Over the last several decades, progress in the treatment of bronchogenic lung cancer has been disappointing. Lung cancer remains the number one cancer killer in the United States. Lung cancer kills more US citizens than colon cancer, breast cancer, and prostate cancer combined.1
Although most cases of lung cancer could be prevented, the treatment of lung cancer is often disappointing.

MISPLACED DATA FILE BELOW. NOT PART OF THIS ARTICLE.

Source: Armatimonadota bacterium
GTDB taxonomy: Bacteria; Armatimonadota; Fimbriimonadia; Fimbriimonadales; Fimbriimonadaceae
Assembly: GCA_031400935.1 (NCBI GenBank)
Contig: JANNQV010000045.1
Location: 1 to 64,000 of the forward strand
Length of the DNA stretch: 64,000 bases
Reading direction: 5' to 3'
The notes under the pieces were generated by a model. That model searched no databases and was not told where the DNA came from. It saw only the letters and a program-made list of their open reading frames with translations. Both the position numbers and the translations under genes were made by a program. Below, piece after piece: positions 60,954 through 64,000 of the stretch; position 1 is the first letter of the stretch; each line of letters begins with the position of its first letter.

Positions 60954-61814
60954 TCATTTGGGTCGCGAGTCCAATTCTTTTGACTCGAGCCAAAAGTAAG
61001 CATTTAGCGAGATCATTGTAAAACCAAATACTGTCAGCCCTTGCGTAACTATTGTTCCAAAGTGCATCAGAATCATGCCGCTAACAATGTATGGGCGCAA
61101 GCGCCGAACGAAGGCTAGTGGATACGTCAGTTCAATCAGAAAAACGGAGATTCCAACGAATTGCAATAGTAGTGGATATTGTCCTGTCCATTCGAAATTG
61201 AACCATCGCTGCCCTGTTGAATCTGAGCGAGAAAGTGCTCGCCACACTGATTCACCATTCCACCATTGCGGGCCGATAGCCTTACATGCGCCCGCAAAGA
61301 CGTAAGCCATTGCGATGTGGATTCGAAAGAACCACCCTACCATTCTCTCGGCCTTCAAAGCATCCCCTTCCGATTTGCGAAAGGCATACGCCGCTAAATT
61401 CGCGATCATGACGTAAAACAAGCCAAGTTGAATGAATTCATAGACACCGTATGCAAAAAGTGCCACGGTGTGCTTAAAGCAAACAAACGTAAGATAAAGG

New modalities, new drugs, and new methods with which to test the utility of new approaches are needed. In the study of infection, laboratory and animal models have proven invaluable. In the study of human cancer, the efficacy of new treatment ideas in various cell lines can be investigated. This provides preliminary useful information, but it does not provide information on the effectiveness of the agent or agents in the prevention of death or metastasis. Such methods also do not provide us with data about toxicity or tissue penetration. These issues can be studied in human subjects, but such studies are expensive, time consuming, and of potential risk to subjects. An animal model of human lung cancer may accelerate the investigation of new treatment ideas. This approach allows a new agent or idea to be used alone or in combination with various other agents, in rapid succession and in a relatively inexpensive manner.